\(-\mathbf{v} \text{:}\) This represents the opposite direction of \(\mathbf{v} \text{,}\) so it would have the same magnitude of 100 miles but pointing southwest instead.

\(2\mathbf{v} \text{:}\) This represents doubling the magnitude of \(\mathbf{v} \text{,}\) so it would have a magnitude of 200 miles, still pointing northeast.

The figure below illustrates the original vector \(\mathbf{v}\) and the resulting vectors \(1 \cdot \mathbf{v}\text{,}\)\(\frac{1}{2} \mathbf{v} \text{,}\)\(-\mathbf{v} \text{,}\) and \(2\mathbf{v} \text{.}\)

Subsection4.3.5Vector Subtraction

Definition4.3.16.Vector Subtraction.

Vector subtraction is defined as the sum of one vector with the negative of another vector. In other words, \(\mathbf{u}-\mathbf{v}=\mathbf{u}+(-\mathbf{v})\text{.}\)

Example4.3.17.

Given vectors \(\mathbf{u}\) and \(\mathbf{v}\text{,}\) shown in the figure below, find \(\mathbf{u}-\mathbf{v}\text{.}\)

Solution.

By Definition 4.3.16, finding \(\mathbf{u}-\mathbf{v}\) is equivalent to finding \(\mathbf{u}+(-\mathbf{v})\) so we first need to find \(-\mathbf{v}\text{.}\) We do this by flipping vector \(\mathbf{v}\) so that it points in the opposite direction (from \((0,-2)\) to \((5,5)\)):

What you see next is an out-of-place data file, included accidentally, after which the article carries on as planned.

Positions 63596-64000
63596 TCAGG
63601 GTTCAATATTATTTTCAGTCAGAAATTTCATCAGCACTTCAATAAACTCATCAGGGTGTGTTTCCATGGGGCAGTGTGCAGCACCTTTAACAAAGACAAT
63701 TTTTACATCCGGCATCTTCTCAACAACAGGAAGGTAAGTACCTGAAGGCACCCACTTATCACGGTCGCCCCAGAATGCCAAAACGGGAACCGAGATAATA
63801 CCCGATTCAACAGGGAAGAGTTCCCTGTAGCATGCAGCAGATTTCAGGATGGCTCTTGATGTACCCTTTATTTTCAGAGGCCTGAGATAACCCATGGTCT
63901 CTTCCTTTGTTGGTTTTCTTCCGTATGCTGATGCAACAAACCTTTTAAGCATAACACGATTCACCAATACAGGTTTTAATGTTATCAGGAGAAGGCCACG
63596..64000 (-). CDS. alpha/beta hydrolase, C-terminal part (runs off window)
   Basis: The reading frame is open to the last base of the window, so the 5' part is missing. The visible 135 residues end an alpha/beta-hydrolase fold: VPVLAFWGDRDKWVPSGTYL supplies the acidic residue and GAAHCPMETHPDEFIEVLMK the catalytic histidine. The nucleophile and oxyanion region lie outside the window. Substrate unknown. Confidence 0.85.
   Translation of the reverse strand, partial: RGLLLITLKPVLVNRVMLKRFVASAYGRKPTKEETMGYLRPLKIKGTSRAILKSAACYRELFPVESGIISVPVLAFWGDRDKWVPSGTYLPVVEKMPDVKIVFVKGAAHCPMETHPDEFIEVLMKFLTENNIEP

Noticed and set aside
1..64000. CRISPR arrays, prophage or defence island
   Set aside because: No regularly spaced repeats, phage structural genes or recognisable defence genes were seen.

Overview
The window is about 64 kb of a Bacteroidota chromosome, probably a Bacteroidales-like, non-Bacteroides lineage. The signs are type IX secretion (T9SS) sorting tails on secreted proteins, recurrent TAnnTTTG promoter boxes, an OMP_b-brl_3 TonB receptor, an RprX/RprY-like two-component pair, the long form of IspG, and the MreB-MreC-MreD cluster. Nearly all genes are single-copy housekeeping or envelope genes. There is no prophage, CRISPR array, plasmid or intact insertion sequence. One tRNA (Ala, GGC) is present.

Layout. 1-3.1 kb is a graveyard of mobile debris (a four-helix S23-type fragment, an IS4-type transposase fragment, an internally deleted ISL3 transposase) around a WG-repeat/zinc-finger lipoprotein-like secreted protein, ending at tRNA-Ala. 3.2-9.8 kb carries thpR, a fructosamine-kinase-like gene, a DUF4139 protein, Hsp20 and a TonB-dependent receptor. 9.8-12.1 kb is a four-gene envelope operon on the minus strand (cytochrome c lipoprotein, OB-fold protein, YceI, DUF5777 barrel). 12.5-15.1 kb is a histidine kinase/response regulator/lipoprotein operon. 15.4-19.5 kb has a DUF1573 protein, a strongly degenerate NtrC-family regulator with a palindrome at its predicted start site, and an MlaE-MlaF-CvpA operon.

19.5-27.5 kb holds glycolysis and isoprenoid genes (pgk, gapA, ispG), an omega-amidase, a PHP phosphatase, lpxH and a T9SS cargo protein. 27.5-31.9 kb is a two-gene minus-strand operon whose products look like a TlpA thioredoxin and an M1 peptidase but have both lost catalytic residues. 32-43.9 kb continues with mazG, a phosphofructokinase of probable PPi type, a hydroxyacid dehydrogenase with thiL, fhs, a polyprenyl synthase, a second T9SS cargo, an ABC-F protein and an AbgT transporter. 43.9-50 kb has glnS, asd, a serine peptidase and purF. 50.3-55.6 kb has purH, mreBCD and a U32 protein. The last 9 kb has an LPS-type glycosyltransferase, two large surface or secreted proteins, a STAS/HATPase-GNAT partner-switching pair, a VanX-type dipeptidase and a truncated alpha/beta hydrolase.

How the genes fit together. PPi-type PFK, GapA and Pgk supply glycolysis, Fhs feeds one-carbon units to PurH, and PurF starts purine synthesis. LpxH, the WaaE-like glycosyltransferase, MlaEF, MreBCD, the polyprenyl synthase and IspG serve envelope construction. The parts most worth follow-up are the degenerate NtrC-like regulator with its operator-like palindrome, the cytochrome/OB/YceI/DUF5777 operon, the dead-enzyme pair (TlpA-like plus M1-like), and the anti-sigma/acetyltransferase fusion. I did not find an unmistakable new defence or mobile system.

To add \(\mathbf{u}\) and \(-\mathbf{v}\text{,}\) we will place the initial point of \(-\mathbf{v}\) at the terminal point of vector \(\mathbf{u}\text{.}\) This is at the point \((-4,1)\text{.}\)

The resulting vector from the initial point on \(\mathbf{u}\) to the terminal point on \(-\mathbf{v}\) is the vector \(\mathbf{u}-\mathbf{v}\text{.}\)

Subsection4.3.6Velocity

Vectors can represent various physical objects. For instance, the velocity of a moving waʻa (canoe) is depicted by a vector. This velocity vector indicates the direction of motion and the speed of the waʻa. It is called the velocity vector and can also describe other physical phenomena such as wind and currents.

Example4.3.18.Apparent Wind.